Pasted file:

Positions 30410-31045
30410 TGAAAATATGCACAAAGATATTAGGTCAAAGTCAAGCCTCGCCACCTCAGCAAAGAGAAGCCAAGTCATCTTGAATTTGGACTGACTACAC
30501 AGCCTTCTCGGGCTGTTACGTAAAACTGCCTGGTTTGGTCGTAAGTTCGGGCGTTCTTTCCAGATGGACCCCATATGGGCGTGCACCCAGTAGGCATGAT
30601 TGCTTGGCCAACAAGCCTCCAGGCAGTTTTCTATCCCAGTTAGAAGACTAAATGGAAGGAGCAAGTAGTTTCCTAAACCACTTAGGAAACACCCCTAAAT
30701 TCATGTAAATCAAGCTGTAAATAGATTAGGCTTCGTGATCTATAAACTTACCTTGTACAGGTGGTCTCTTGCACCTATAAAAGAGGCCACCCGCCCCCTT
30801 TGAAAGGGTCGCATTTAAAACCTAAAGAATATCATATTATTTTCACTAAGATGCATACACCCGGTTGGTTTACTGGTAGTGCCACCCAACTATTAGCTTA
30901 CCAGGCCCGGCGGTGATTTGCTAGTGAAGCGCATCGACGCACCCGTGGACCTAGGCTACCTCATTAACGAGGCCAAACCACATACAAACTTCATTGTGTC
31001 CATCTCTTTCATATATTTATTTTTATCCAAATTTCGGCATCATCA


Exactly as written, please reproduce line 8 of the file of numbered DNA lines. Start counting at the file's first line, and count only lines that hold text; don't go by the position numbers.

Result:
31001 CATCTCTTTCATATATTTATTTTTATCCAAATTTCGGCATCATCA